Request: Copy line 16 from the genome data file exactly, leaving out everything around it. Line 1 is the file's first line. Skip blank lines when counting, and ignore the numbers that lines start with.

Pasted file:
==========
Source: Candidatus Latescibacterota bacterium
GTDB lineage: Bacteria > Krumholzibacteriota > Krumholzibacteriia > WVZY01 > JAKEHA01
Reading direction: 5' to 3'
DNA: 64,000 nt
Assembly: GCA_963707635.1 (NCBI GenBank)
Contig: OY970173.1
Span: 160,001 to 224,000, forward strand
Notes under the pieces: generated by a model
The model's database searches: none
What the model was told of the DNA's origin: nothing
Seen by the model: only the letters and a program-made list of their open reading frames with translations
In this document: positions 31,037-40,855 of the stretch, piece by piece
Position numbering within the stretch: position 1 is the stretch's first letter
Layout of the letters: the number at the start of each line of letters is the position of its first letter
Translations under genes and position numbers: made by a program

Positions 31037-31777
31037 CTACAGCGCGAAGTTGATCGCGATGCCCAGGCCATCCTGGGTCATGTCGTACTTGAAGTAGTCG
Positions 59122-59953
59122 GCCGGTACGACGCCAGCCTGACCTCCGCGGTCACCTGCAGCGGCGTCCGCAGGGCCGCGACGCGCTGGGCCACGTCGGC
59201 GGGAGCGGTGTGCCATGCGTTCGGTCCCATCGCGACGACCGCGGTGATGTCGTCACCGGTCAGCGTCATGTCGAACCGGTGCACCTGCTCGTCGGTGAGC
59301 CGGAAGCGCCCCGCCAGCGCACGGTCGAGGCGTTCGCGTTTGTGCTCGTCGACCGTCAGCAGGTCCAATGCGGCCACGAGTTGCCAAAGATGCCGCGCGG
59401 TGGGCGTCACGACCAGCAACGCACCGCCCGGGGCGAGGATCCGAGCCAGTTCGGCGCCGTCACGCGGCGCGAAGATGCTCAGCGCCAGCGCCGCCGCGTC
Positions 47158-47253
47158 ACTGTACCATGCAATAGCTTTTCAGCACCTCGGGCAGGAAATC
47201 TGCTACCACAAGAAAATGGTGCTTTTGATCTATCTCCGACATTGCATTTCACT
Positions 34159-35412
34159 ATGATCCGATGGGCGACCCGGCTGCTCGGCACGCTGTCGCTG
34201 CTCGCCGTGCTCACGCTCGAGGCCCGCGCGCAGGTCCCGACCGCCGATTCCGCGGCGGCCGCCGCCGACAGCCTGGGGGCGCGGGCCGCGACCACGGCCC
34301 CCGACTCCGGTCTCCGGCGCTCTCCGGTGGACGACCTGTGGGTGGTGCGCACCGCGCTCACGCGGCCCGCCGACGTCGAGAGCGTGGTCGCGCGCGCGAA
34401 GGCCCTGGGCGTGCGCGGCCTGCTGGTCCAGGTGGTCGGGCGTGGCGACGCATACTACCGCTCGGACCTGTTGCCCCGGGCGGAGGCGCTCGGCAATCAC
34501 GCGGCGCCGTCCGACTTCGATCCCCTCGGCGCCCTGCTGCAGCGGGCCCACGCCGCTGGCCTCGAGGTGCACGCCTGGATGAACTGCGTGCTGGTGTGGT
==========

Positions 31037-31777